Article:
While every business has a business model – explicit or not – business modelling is the process of describing the model and using tools to shape it proactively. Business modelling frameworks are useful tools for many organisations. They create a structure or foundation for intentionally articulating, designing and/or building a business model. Being proactive about creating your business model is a very powerful approach to creating an agile and successful business that operates in the world of today whilst also preparing for the world of tomorrow.
1.Benefits of Business modeling
For entrepreneurs and early start-ups, business modelling is fast to use, enabling you to act immediately on your ideas. It opens your eyes to opportunities and innovation and, facilitates better conversations and decisions – both internally and externally with stakeholders – all at low cost and low risk.
Business modelling in start-ups is often future-orientated. But it should be used in three forms of time contexts: present, past and future. It is a tool to understand the way something functions at a point in time.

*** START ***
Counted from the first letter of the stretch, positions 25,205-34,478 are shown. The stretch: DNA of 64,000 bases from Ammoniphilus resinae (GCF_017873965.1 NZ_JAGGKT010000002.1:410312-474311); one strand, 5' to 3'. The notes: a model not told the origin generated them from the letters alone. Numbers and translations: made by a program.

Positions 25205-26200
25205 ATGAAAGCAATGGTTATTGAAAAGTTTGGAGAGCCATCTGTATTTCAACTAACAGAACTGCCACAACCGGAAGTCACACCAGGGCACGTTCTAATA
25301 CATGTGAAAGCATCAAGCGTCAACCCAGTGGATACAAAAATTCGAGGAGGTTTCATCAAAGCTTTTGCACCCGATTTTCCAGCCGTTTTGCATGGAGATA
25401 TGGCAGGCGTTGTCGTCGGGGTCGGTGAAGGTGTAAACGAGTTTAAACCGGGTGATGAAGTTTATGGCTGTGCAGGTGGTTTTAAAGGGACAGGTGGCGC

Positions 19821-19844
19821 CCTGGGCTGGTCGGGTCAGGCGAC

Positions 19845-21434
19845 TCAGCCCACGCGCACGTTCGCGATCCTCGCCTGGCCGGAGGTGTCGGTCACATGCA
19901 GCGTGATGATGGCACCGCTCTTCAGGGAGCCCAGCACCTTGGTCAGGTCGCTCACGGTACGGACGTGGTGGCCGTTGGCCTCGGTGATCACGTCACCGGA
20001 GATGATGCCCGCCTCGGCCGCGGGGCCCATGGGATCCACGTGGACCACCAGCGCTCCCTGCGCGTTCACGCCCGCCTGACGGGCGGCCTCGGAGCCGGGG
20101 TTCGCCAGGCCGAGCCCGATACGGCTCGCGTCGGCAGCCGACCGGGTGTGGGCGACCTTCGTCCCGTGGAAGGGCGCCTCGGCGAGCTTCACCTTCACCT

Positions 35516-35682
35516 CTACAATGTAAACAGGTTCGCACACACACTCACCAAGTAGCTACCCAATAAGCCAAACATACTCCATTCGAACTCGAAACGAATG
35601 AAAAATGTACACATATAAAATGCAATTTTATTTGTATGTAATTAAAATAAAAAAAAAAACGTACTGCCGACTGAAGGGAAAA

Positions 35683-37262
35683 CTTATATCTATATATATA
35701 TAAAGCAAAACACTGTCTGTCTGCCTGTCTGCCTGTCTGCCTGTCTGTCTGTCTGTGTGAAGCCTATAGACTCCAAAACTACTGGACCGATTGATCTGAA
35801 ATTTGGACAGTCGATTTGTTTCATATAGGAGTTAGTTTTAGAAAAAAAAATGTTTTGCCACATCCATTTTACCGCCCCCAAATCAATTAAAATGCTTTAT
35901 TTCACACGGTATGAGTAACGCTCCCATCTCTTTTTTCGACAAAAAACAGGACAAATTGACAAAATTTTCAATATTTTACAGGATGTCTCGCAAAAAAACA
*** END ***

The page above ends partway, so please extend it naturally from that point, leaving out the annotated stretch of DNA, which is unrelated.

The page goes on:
Creating value is the core of any initiative, project, business, idea or policy instrument. By explicitly defining and specifying exactly how this is planned to be done, you give yourself and your stakeholders a shared understanding of how the business will be successful – the story and the numbers. Through this, the co-creation of value is supported, enhanced and ensured.
2.Business model vs Business plan
The terms “business model” and “business plan” can often be confusing. A business can often be described as a journey. You need to decide on the destination and then you need the map to get there.
A business model is a description of how to create, deliver and capture value at a given point in time.
And a business plan forecasts, plans, and creates strategies. It also looks at risk and finances so the business can “use” time to develop from the current business model to the envisaged future business model.